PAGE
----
The Fifty-Staters

Just my kind of article!  Yesterday, Seeing all 50 states popular by Beth J. Harpaz of the Associated Press appeared.   There’s actually a club for folks who have been to all 50 United States, the All Fifty Club.  I should belong since I’ve been qualified for about 20 years. In fact, I’ve been to each of the 50 states more than once.  In fact, I can recommend attractions, some not so well-known, in all 50.

But first, I find it funny that people set criteria (as I do) for including a state in their personal list of been-there-done-thats.   Like, for some you must put your feet on the ground to count the state, and in Mike Schechter’s case –use a bathroom.   Rest stop anyone?

So here goes.  Alabama.  According to the Robert Trent Jones Golf Trail, 468 championship-quality holes at 11 sites across Alabama tops the list of its attractions.  Ruth & I like Bellingrath Gardens south of Mobile. Opened to the public since 1932, this Estate + Formal Gardens is especially spectacular in the winter when camellias bloom and in spring when azaleas take over.   Off the beaten track:  Helen Keller’s childhood home in Tuscumbia, Alabama.  She’s been dead since 1968, but Keller’s life and accomplishments remain inspirational.  Ivy Green, where she grew up, remains a 4 Compass experience.

Alaska.  I’ve written previously about Nome, Denali, Homer, etc.  This State, tied with California for most National Parks, has a lot of remote but excellent attractions not seen from cruise ships, like the Museum of the Aleutians in Unalaska, port of Dutch Harbor.   If you don’t mind loud & crowded, check out the fish & chips at Humpys, Anchorage’s part tourist trap, part local hangout.  If you love a heady variety of beers, this is your kind of place.

Arizona.  Most popular attraction?   What serious traveler hasn’t been to The Grand Canyon?  But there’s much more to Arizona than this big colorful, hole in the ground.   My top five would also include Tucson’s Saguaro National Park in 2 sections, Sedona, Canyon de Chelly (eerily magical), and Frank Lloyd Wright’s winter hangout, Taliesin West, in Scottsdale.  Lesser known places:  Ramsey Canyon south of Sierra Vista, a major hummingbird magnet, and the very worthwhile Zane Grey Cabin/Museum in Payson.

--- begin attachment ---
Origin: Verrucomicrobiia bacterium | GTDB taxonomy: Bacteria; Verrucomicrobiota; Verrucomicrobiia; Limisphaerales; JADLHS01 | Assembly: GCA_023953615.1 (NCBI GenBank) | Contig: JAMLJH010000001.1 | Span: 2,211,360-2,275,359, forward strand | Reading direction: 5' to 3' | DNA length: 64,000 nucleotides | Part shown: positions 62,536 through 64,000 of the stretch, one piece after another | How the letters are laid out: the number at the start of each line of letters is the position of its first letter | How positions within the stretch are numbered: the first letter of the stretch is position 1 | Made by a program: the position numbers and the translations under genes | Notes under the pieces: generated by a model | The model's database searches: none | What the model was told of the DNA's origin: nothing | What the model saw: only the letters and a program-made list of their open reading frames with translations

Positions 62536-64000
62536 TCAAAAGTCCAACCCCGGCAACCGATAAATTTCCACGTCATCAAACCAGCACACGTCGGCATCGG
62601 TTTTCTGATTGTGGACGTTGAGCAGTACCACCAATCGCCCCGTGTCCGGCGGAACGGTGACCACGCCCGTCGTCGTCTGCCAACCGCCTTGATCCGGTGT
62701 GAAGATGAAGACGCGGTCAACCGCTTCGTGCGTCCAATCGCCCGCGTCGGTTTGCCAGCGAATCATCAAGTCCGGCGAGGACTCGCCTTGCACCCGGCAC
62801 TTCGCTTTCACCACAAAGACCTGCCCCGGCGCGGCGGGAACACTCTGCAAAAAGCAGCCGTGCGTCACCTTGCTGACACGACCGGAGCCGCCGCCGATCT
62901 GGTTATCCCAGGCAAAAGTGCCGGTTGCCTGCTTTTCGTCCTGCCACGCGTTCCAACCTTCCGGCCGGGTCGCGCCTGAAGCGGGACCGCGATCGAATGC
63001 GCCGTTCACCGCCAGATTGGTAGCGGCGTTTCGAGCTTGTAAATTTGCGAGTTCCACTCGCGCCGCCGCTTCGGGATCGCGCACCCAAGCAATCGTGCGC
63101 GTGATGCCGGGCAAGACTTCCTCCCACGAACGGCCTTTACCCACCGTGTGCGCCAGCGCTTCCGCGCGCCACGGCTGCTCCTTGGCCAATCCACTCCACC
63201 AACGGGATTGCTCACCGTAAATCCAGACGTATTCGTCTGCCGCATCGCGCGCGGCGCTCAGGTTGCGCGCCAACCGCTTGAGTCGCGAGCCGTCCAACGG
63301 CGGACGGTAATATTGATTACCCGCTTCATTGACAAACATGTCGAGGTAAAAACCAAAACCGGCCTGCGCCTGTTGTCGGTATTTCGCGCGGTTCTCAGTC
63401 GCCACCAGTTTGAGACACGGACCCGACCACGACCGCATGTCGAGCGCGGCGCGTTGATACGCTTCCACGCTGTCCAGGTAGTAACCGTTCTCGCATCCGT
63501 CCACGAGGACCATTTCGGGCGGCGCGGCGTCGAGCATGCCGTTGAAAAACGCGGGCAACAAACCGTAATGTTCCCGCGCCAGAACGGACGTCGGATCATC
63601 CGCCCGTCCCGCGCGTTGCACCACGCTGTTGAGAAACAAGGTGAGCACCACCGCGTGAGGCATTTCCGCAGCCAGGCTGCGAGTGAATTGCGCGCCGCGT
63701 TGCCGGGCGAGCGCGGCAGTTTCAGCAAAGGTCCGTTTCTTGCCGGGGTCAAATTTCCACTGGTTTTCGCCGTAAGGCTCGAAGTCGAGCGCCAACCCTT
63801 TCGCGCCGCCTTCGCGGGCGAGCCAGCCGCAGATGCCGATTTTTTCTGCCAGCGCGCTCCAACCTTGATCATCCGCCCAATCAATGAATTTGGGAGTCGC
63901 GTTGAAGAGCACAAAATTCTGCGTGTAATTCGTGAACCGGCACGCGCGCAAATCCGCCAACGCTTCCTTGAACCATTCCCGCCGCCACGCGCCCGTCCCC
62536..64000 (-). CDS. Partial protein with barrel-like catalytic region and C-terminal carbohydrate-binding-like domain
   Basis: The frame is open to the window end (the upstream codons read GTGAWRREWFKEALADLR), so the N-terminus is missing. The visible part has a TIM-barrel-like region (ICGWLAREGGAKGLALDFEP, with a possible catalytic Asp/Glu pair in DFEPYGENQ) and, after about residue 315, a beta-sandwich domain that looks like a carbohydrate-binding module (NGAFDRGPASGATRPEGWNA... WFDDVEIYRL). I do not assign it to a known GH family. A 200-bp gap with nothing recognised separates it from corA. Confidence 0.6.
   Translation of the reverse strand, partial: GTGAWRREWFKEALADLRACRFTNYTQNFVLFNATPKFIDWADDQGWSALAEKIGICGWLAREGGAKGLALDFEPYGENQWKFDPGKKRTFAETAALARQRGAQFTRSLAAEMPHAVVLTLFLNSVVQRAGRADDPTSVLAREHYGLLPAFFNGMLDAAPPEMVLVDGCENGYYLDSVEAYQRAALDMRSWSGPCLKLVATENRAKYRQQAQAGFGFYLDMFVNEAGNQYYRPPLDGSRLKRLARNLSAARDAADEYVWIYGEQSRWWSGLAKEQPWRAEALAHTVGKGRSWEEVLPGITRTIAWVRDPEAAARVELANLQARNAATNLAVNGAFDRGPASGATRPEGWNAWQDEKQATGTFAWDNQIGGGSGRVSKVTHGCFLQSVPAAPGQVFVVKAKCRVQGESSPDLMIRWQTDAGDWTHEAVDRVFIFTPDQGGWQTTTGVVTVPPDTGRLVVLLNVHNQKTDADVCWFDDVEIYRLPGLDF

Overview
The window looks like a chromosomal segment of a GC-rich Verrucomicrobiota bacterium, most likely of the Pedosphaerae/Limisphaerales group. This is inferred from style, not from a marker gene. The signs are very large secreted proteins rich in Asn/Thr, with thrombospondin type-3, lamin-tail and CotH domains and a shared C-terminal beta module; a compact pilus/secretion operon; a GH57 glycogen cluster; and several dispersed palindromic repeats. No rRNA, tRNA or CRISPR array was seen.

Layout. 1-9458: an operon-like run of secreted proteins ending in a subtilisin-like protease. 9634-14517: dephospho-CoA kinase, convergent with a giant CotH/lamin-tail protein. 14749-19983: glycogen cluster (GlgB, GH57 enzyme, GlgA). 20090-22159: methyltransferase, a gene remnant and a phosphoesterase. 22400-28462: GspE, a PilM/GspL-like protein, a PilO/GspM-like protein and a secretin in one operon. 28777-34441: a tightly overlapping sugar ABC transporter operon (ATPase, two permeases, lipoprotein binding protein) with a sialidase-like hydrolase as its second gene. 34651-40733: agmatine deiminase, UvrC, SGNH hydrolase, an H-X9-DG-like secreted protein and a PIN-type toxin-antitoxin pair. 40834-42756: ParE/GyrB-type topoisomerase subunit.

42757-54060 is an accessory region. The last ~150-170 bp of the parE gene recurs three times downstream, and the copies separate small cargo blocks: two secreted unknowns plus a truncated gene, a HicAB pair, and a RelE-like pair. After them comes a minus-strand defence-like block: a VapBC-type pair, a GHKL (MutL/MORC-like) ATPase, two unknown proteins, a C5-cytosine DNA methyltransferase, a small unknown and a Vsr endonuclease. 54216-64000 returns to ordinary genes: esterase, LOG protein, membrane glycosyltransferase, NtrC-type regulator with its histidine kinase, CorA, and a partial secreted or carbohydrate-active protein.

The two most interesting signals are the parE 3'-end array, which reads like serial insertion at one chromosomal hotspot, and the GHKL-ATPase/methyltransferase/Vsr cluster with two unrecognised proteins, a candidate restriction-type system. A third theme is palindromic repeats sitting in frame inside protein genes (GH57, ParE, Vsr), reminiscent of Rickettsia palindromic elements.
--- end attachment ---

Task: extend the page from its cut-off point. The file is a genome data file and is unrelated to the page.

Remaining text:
Arkansas.  Top Attraction:  Crystal Bridges, Alice Walton’s new & exceptional museum of American art in Bentonville that has wildly exceeded all expectations since opening on 11-11-11.    Ruth and I love exploring Arkansas’ scenic back roads that curve among  many mountains.  An offbeat attraction:  Crater of Diamonds State Park.  Southwest of Arkansas’ only National Park, Hot Springs, this attraction is unusual in that it’s the only place in the world where you & I can dig for real diamonds.  Do not try this in Africa.



About roadsrus

Since the beginning, I've had to avoid writing about the downside of travel in order to sell more than 100 articles. Just because something negative happened doesn't mean your trip was ruined. But tell that to publishers who are into 5-star cruise and tropical beach fantasies. I want to tell what happened on my way to the beach, and it may not have been all that pleasant. My number one rule of the road's disaster is tomorrow's great story. My travel experiences have appeared in about twenty magazines and newspapers. I've been in all 50 states more than once and more than 50 countries. Ruth and I love to travel internationally--Japan, Canada, China, Argentina, Hungary, Iceland, Italy, etc. Within the next 2 years we will have visited all of the European countries. But our favorite destination is Australia. Ruth and I have been there 9 times. I've written a book about Australia's Outback, ALONE NEAR ALICE, which is available through both Amazon & Barnes & Noble. My first fictional work, MOVING FORWARD, GETTING NOWHERE, has recently been posted on Amazon. It's a contemporary, hopefully funny re-telling of The Odyssey. View all posts by roadsrus

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